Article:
Photos by Karen Almond
Left to right: Eric Barry as Macduff, Nadja Michael as Lady Macbeth, and Greer Grimsley as Macbeth
All hail … Macduff? That was certainly the buzz last night after Eric Barry’s extraordinary performance of the aria “Ah, la paterno mano”: Barry takes his solo moment — as the stunned Macduff learns that the other
Macker has slaughtered his entire family — and makes the strongest possible case for this operatic treatment of Shakespeare’s play. For an instant, time stands still while Verdi — and Barry — mine the supernatural plot for its all-too-human consequences: a recognition of shame, and rage, and, above all, sorrow for the lives discarded in the wake of vaulting ambition. It’s an amazing rendition, and the crowd at the Tobin Center roared its approval.
Eric Barry as Macduff, Wyatt Larsh as Fleanzio, and Tim Birt as Malcolm
The rest of the production — which originated at Glimmerglass, as originally directed by luminary Anne Bogart — has its moments, but also barrels along with a pace and intensity that sometimes robs the tale of its more reflective aspects: It’s less tomorrow and tomorrow and tomorrow
than more corpses now!
(The most obvious example is Macbeth’s curt response to his wife’s suicide. With nary a pause, he shoots back, “Life — what does it matter?” which is callous even by Macbethian standards. But on to the next scene!) James Schuette’s design places the action toward the end of WWII — replete with revolvers and old-timey milk bottles — but these choices sometimes work against the text. For instance, Macbeth claims that the chorus of witches appear to be more than women, but, um, they look exactly like women: oppressed, proletariat women. A whiz-bang gunfight really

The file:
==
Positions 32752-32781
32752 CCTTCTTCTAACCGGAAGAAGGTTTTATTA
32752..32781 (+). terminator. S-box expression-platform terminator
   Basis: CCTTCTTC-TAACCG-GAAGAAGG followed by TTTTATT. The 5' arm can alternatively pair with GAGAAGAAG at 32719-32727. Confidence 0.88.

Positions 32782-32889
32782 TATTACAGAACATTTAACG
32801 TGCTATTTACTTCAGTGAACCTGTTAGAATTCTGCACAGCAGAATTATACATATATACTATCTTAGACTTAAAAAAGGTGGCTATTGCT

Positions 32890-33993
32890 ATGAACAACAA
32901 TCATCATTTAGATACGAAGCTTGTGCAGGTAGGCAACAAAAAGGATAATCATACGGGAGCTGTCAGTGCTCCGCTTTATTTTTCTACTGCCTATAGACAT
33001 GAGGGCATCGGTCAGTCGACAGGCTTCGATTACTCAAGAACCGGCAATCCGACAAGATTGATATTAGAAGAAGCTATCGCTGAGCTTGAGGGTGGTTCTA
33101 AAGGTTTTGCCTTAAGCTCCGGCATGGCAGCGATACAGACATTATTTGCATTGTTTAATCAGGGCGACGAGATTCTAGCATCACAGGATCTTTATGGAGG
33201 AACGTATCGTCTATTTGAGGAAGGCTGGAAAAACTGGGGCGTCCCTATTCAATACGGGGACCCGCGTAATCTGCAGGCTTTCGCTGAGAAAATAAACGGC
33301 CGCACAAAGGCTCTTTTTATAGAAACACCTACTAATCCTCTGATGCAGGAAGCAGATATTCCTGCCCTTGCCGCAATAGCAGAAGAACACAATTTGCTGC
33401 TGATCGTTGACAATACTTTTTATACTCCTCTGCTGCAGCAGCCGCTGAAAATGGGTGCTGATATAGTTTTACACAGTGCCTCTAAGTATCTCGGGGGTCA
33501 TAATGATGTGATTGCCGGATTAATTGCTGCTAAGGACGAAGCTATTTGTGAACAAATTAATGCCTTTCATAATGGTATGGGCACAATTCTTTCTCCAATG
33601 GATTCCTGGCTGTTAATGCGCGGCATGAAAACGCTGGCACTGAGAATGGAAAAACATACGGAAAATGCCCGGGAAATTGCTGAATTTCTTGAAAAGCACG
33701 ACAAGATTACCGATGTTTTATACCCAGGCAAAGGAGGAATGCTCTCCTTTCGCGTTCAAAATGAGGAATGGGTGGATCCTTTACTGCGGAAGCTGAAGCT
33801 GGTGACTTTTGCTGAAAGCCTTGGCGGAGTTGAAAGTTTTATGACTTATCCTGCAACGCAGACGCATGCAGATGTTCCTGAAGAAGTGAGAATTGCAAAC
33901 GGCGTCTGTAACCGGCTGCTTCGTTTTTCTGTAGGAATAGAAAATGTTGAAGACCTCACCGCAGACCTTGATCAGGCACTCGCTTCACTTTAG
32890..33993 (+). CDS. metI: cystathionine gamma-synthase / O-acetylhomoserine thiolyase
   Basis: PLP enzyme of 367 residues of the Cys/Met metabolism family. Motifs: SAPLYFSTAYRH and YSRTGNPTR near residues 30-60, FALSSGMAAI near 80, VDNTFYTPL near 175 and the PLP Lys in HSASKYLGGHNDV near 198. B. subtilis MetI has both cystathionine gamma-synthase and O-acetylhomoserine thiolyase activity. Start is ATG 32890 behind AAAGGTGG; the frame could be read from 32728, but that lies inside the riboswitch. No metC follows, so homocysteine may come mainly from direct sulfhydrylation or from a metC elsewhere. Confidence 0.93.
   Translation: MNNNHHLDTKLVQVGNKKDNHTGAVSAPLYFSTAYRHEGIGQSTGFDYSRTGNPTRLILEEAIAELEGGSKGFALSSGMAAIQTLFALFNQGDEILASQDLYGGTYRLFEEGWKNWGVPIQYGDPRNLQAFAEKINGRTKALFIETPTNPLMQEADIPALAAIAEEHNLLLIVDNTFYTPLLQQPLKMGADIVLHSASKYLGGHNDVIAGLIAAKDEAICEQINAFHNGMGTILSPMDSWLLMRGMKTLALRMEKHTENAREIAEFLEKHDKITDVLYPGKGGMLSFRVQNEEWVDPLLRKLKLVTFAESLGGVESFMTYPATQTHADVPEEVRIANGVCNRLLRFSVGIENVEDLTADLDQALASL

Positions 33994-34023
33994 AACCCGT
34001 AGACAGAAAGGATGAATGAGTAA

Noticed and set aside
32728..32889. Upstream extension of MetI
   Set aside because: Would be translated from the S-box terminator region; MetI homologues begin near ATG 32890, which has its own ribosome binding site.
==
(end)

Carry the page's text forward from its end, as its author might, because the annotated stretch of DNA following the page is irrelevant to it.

doesn’t work for the climactic duel — what’s the point of having a ‘dagger’ aria if you’re going to end the opera with a speeding bullet? — and surreal images of roses are supposed to represent the duality of beauty and danger but instead look like a quinceañera
. (I’m all for the over-determination of literary symbols, but you can’t slather flowers all over The Barber of Seville
! I hereby declare a moratorium on flora in San Antonio opera.) I admired the ending of the famous banquet scene — there’s a wonderfully off-kilter, Keystone Kops moment with guns pulled on everybody — but was less enthused by the set’s central, revolving manor wall, which seemed at times awkward, even intrusive.
Greer Grimsley as Macbeth
But, at base, any opera is about the singing — and the singing is terrific. Metropolitan vets Greer Grimsley and Nadja Michael are a well-matched duo in this Scottish House of Cards
, with Michael pulling out all the stops as a power-hungry social climber, and Grimsley discovering his inner Underwood. Bass Nathan Stark brings a round, lustrous tone to Banco, and indeed there’s good work by the entire supporting cast. (Chairman of the Board Mel Weingart even has a cameo as the doomed King Duncan.) The orchestra is conducted with panache by Sebastian Lang-Lessing, with efficient stage direction by Chrystal Manich. The chorus, under master Dottie Randall, sounded swell (and during Verdi’s nationalistic anthems, even swelling).
So: This is a musically vibrant Macbeth
, saddled with a weird WWII conceit that doesn’t really have much to say about Mussolini or Downton Abbey
. But buoyed by committed performances and abundant musicality, it’s certainly worth catching its final performance tomorrow (and only
tomorrow, and tomorrow).
$35-$190, 2pm Sun, Sept. 10, Tobin Center for the Performing Arts, 100 Auditorium Circle, (210) 223-8624, tobincenter.org